• Join over 1.2 million students every month
  • Accelerate your learning by 29%
  • Unlimited access from just £6.99 per month

What is the importance of the Soliloquies in Hamlet? Do they show any development of his character?

Extracts from this document...

Introduction

AS Hamlet Coursework Essay Q. What is the importance of the Soliloquies in Hamlet? Do they show any development of his character? A soliloquy is a dramatic speech spoken by a character who is alone on stage, or believes themselves to be alone. This device allows a character in a play to speak directly to the audience about their motives, feelings and decisions. They reveal the characters innermost thoughts and traditionally contain no lies or deception as the character is revealing their true thoughts and emotions. Hamlet's soliloquies give the impression of a man discovering himself as he speaks. The importance of the soliloquies in Hamlet are therefore crucial to the development of his character and of course the development of the play. Hamlet's first soliloquy in Act 1 Scene 2, reveals that Hamlet is depressed to such an extent that he does not wish to live; these feelings emerge following the death of his father and the indecent swiftness of the remarriage of his mother to his uncle and, the new King, Claudius. 'O that this too too solid flesh would melt , Thaw and resolve itself into a dew...' Act 1-2-129/130 The word 'too' is repeated to enhance the emphasis on what Hamlet is saying; here the prince wants to vanish, he wants his body to melt away which provides the audience with a weak initial portrayal of Hamlet's character. ...read more.

Middle

Hamlet's tone is much more philosophical in the fourth soliloquy in Act 3 Scene 1. Hamlet is not alone on stage in this soliloquy, Ophelia is present; Hamlet is unaware of her presence however, which is why it is still a soliloquy. The tone and therefore the development of Hamlet's true character are much calmer and reflective than its predecessors. I believe the main flaw in Hamlet's character as could be seen by the audience is his inability to control his emotions, his mind and his tendency to procrastinate over matter of importance and not take actions. However, in this soliloquy there is intelligence of Hamlet thinking through his problems without being sidetracked to revulsion which is a major development in his character up until this point. The opening line with the use of caesura, 'To be, or not to be', is showing the audience that Hamlet is again thinking of suicide. The metaphor in the line 'take arms against a sea of troubles / And by opposing end them', would create a violent image in the audience's minds. Hamlet is expressing that he feels that trying to set the world right would be like 'self-slaughter'. It detains his feelings of being imbalanced to the task that has been assigned to him. ...read more.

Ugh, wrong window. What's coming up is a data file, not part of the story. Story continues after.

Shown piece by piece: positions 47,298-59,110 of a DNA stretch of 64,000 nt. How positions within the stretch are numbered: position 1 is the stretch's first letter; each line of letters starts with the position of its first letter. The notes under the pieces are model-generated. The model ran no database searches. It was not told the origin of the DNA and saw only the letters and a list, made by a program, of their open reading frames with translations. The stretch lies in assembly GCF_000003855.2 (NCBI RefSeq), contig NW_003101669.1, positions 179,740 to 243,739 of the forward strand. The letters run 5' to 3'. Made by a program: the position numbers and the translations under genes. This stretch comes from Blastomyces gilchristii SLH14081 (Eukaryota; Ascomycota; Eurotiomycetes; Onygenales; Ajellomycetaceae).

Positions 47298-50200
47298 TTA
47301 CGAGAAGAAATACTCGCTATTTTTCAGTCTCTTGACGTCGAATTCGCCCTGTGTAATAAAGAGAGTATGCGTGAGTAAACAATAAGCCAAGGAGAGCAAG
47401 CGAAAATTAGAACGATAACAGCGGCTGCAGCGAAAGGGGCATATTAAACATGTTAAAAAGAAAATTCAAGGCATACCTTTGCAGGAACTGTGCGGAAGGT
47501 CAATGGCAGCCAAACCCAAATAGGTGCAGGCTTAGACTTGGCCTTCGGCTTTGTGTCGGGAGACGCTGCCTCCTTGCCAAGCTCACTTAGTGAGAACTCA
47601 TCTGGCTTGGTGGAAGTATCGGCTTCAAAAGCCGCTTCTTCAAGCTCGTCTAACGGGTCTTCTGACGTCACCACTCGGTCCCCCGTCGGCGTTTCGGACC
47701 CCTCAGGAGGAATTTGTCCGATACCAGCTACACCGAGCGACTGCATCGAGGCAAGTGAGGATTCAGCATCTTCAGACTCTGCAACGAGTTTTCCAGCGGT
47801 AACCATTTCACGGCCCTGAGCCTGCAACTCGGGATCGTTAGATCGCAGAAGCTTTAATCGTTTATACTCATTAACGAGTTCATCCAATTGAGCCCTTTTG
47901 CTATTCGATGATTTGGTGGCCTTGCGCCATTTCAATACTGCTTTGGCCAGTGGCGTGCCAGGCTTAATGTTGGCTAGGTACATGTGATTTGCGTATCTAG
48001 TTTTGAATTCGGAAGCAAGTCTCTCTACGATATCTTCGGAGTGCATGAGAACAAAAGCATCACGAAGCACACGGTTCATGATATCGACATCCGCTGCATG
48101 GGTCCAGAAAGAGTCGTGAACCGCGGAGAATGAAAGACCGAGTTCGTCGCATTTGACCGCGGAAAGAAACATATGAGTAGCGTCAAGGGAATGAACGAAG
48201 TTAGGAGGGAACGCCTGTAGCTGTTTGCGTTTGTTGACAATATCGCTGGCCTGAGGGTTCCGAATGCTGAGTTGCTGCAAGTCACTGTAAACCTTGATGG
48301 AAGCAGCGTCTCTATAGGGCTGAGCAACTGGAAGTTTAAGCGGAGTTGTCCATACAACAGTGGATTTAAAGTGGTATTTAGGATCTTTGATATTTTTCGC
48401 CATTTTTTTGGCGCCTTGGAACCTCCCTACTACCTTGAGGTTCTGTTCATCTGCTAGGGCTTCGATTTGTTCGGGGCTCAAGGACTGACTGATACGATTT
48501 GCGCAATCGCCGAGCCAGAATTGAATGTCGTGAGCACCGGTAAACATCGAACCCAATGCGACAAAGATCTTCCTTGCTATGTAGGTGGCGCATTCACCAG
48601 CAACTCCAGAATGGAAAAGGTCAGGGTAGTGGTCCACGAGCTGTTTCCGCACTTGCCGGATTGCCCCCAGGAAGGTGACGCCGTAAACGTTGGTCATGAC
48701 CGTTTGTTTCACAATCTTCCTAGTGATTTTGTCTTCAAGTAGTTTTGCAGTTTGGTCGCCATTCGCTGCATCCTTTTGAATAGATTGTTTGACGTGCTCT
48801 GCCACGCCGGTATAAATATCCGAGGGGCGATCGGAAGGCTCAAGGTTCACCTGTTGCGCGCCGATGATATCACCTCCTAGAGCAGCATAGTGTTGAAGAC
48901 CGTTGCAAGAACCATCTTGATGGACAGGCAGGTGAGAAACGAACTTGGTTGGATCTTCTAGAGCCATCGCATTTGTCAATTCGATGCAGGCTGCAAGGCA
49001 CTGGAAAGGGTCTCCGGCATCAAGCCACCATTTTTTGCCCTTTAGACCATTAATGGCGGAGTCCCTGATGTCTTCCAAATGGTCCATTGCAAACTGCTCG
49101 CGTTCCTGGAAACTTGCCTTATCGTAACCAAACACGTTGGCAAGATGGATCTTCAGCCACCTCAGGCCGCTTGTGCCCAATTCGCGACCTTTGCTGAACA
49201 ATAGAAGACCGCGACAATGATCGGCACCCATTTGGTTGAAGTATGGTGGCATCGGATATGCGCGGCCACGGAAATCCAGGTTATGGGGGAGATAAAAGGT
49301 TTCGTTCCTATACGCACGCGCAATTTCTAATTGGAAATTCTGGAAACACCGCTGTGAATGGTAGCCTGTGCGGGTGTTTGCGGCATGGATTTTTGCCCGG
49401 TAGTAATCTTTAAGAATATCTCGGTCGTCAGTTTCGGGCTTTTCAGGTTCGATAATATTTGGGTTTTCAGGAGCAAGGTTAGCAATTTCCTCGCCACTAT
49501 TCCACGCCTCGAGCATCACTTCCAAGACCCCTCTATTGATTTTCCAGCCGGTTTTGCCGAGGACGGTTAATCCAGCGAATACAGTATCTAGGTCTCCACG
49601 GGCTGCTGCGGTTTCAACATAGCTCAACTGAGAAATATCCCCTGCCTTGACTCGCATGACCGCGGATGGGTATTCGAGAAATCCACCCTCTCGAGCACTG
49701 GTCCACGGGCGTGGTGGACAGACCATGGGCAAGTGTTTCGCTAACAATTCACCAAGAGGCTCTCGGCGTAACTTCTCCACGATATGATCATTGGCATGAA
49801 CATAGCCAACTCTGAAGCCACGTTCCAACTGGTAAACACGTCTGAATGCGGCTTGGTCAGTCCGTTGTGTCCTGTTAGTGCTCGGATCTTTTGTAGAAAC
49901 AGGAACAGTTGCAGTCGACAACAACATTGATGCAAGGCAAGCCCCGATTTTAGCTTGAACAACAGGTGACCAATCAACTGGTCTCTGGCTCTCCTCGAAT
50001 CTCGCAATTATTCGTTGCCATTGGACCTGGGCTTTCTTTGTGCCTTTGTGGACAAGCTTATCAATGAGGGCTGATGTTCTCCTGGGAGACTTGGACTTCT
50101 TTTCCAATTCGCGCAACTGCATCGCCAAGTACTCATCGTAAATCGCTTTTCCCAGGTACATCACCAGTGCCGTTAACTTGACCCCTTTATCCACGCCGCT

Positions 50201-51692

Conclusion

He compares Fortinbras to himself: 'How I stand then, That have a father killed, a mother stained...' Act 4-4-55/56 He believes that he has let his father die immorally and that his mother's reputation has been contaminated due to her marriage to Claudius. Hamlet's final words sound determined: 'O from this time forth, My thoughts be bloody or be nothing worth'. Act 4-4-65/66 Hamlet here seems to have reached a new level of realisation and it seems his revenge would take place imminently. However, the audience may feel this is ironic as so often have Hamlet's ineffective actions contradicted his words. Hamlet is a prince sworn to take revenge of his father's murder but it is not until the very end of the play that he finally manages to kill Claudius. Throughout his soliloquies he seems a confused Prince with an unbalanced mind and the assumption to why he kills Claudius in the end of the play rather than before, begins with Hamlet himself; he himself wonders if he is a coward. Hamlet's soliloquies are of immense importance as they show a large development in his character; from a bloodthirsty revenger and a self-critical performer, to a thoughtful academic. Hamlet's soliloquies are so effective that they view the mounting and changing thoughts of a character capable of ending the play so early when he first has reason to; maybe that is why Shakespeare chose to make his character an apparently weak-willed one. ?? ?? ?? ?? Priya Sethi Page 1 ...read more.